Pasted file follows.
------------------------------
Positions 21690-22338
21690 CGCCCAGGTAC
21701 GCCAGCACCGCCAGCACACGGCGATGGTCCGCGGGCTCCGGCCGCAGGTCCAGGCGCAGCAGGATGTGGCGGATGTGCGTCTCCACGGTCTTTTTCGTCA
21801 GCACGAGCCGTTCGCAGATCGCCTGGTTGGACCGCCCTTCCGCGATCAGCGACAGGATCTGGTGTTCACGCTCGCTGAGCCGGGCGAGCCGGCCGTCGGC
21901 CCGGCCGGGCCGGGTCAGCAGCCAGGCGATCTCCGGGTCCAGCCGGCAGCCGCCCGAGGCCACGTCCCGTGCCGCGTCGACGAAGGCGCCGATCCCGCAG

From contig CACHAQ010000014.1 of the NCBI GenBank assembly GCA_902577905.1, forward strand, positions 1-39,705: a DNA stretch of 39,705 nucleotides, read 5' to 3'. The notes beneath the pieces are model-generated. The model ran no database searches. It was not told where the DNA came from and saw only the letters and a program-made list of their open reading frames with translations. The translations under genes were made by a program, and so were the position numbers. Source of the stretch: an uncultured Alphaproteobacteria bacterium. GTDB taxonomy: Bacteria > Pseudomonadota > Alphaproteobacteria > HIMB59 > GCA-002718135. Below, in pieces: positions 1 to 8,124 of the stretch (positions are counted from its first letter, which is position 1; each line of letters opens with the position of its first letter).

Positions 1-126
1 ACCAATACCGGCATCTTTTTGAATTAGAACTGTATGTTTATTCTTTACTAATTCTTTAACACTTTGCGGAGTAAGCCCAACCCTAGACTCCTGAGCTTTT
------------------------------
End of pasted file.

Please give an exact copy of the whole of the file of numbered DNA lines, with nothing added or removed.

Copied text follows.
Positions 21690-22338
21690 CGCCCAGGTAC
21701 GCCAGCACCGCCAGCACACGGCGATGGTCCGCGGGCTCCGGCCGCAGGTCCAGGCGCAGCAGGATGTGGCGGATGTGCGTCTCCACGGTCTTTTTCGTCA
21801 GCACGAGCCGTTCGCAGATCGCCTGGTTGGACCGCCCTTCCGCGATCAGCGACAGGATCTGGTGTTCACGCTCGCTGAGCCGGGCGAGCCGGCCGTCGGC
21901 CCGGCCGGGCCGGGTCAGCAGCCAGGCGATCTCCGGGTCCAGCCGGCAGCCGCCCGAGGCCACGTCCCGTGCCGCGTCGACGAAGGCGCCGATCCCGCAG

From contig CACHAQ010000014.1 of the NCBI GenBank assembly GCA_902577905.1, forward strand, positions 1-39,705: a DNA stretch of 39,705 nucleotides, read 5' to 3'. The notes beneath the pieces are model-generated. The model ran no database searches. It was not told where the DNA came from and saw only the letters and a program-made list of their open reading frames with translations. The translations under genes were made by a program, and so were the position numbers. Source of the stretch: an uncultured Alphaproteobacteria bacterium. GTDB taxonomy: Bacteria > Pseudomonadota > Alphaproteobacteria > HIMB59 > GCA-002718135. Below, in pieces: positions 1 to 8,124 of the stretch (positions are counted from its first letter, which is position 1; each line of letters opens with the position of its first letter).

Positions 1-126
1 ACCAATACCGGCATCTTTTTGAATTAGAACTGTATGTTTATTCTTTACTAATTCTTTAACACTTTGCGGAGTAAGCCCAACCCTAGACTCCTGAGCTTTT